FIGURE 3. Chemical structures of fractions susceptible to hydrolysis (A) and oxidation (B) are shown. Hydrolysable bonds and oxidative attack sites are highlighted in red and marked with an asterisk. Images adapted with permission from 2018, American Chemical Society (Feig et al., 2018). (C) Scheme of water-soluble, temperature-responsive polyacetals and their degradation by acid hydrolysis. (D) Chemical structures of the fully degradable semiconductor polymer p (DPP-PPD) and its monomeric by-products after cleavage and the biodegradable elastomer e-PCL. Images adapted with permission from 2021, Wiley (Chiong et al., 2021).
Oxidation is another fundamental process that degrades polymers. The oxidation mechanism usually involves the formation, proliferation and movement of free radicals within the polymer prior to final termination (George and Celina, 2000) (Figure 3B). These reactions may also involve catalysts, including natural enzymes produced by the body. Enzymatic degradation is also due to defense against implanted foreign substances. Collagen, polysaccharides (hyaluronic acid), some polyesters (e.g., polyhydroxyalkanoates, PHA), synthetic polycarbonates, and proteins are degraded primarily due to these types of reactions (Casas et al., 1999).
An important issue to consider is the effect of polymer degradation products on humans. Hydrolysis produces carboxylic acids and/or hydroxyl chain ends, and the hydroxyl groups can later be further oxidized. The products of the oxidation reaction are usually aldehydes, ketones or carboxylic acids. Implants of smaller size and slower degradation may trigger a milder immune response than larger implants made of the same material (Lyu and Untereker, 2009; Ilyas et al., 2022a).
2.2.3 Mechanical properties of degradable polymers
Flexibility and stretchability are desirable mechanical characteristics for biomedical devices and are critical when attaching materials to the body. The flexible surfaces of organs and tissues greatly limit the application of rigid electronic products, placing higher demands on the flexibility of new biodegradable electronic products, especially the flexibility and stretchability of substrate materials (Feiner and Dvir, 2018).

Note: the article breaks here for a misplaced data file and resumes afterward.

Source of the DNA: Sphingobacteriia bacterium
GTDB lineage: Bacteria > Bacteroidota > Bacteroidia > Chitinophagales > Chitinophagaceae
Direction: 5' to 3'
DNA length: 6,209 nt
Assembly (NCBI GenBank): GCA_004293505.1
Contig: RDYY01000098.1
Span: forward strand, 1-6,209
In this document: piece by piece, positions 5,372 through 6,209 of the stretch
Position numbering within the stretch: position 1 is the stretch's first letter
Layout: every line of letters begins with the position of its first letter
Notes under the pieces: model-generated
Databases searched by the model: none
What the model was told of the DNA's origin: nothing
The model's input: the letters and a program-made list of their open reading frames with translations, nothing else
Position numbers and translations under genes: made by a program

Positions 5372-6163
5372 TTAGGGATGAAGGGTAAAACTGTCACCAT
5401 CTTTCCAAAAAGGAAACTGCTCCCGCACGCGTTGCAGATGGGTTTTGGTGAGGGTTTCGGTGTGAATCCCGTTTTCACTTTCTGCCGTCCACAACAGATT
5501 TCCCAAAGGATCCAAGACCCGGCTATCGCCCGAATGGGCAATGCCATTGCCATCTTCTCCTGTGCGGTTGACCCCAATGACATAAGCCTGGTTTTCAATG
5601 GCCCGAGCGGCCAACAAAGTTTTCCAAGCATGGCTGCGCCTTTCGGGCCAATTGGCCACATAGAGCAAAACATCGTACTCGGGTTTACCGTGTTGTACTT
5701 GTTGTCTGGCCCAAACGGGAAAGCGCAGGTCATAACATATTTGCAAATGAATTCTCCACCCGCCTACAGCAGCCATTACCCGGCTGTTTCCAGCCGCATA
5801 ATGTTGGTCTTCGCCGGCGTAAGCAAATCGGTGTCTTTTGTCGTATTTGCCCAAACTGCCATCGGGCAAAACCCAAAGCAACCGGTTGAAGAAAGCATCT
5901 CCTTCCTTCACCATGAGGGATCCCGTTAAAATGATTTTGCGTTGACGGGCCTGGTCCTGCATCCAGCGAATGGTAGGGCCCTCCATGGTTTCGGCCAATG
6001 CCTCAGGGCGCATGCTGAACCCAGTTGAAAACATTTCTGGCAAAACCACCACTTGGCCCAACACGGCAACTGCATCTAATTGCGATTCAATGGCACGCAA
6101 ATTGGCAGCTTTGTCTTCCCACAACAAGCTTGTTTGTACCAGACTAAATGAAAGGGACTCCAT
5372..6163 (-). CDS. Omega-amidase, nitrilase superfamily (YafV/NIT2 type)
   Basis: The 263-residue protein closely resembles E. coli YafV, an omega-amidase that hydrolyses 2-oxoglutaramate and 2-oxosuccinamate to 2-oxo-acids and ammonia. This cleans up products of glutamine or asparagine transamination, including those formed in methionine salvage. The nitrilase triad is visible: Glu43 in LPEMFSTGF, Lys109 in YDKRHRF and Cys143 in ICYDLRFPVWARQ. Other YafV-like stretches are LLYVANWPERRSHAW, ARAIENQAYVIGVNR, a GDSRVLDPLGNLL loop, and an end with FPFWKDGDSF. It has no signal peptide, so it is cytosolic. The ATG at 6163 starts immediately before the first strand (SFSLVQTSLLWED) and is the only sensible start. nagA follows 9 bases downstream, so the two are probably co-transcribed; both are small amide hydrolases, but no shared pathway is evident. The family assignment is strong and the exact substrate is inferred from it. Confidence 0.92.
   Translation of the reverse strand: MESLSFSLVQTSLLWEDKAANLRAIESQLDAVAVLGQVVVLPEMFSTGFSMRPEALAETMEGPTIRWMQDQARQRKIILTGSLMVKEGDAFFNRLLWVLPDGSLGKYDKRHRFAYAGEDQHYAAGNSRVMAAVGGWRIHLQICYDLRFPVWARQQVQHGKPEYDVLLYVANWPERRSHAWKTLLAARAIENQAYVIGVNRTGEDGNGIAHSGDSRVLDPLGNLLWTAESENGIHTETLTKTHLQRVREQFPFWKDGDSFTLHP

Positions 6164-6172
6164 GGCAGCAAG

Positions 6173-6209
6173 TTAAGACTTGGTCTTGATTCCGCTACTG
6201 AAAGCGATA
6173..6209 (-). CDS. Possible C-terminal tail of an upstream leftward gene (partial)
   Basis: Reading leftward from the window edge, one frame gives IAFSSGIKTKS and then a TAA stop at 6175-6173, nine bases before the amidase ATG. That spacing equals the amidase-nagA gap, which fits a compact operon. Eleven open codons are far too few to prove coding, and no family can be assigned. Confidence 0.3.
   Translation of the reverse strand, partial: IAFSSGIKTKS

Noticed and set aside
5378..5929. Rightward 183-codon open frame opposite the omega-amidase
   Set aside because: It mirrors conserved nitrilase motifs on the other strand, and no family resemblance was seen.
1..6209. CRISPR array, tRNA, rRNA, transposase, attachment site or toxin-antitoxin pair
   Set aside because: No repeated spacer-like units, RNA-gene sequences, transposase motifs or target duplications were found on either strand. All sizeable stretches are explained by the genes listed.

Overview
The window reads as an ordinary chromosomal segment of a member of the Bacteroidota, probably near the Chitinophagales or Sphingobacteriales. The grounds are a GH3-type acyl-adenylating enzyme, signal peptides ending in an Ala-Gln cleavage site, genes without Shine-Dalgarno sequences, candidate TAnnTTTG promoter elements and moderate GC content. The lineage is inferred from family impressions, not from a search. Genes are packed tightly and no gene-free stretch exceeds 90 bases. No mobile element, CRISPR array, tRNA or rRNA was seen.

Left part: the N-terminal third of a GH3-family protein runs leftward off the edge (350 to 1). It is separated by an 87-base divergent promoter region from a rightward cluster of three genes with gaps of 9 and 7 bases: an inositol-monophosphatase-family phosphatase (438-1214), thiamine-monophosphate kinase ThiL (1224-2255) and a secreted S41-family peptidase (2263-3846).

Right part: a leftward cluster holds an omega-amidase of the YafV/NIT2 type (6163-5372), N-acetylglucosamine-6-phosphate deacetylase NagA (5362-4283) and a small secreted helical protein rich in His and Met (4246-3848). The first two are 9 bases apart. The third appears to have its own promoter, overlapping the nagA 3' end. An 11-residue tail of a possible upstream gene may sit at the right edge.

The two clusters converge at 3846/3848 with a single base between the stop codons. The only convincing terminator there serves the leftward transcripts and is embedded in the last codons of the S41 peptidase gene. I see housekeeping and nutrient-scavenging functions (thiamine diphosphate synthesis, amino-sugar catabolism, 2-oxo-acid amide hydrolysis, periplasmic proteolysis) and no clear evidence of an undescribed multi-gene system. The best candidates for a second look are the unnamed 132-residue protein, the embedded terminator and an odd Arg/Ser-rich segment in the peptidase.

Cellulose biopolymers and their derivatives have shown high performance (e.g., high Young’s modulus, excellent thermal stability, low coefficient of thermal expansion as well as high strength, stiffness and adsorption ability, excellent degradation properties and biocompatibility) (Fu et al., 2016; Yu et al., 2018) and become the most widely used synthetic degradable polymer substrate materials (Kamel and Khattab, 2020). Diverse modifications of cellulose biopolymers for water solubility, electrical conductivity, optical transparency, and gas tightness have led to successful applications in a variety of emerging fields such as bioresorbable electronics (Zhang and Bellan, 2017), energy storage devices (Yu et al., 2018), and optoelectronic devices (Morsada et al., 2021).
Widely used synthetic polymers and their copolymers (e.g., PVA, PCL, PGA, PLA, and PLGA) have adjustable degradation rates and biocompatibility, but lack tensile properties and flexibility that are compatible with human tissues (Liu et al., 2012; Ilyas et al., 2022b). Unlike traditional biodegradable polymers, degradable bioelastomers require chemical and/or physical cross-linking to form a three-dimensional cross-linked network structure which allows them to typically have a glass transition temperature (Tg) below body temperature, high elongation at break, and a fully reversible stress-strain curve (Drotleff et al., 2004). Physically cross-linked degradable bioelastomers are known as thermoplastic degradable bioelastomers, and chemically cross-linked degradable bioelastomers are also known as thermosetting degradable bioelastomers, which mainly include thermosetting and light-curing bioelastomers. Polyglyceryl sebacate (PGS) provides biodegradability and elasticity as a thermosetting polyol/dicarboxylic acid-based bioelastomer with excellent mechanical properties (Shin et al., 2003). Another thermosetting elastomeric polymer, POC, offers excellent mechanical properties (higher tensile strength, modulus of elasticity) and adjustable degradability (Krook et al., 2020). More physical and chemical properties of typical degradable elastomers are shown in Table 1.
TABLE 1. Representative physicochemical properties of typical thermosetting, photocuring, thermoplastic degradable bioelastomers.
2.3 Properties for specific components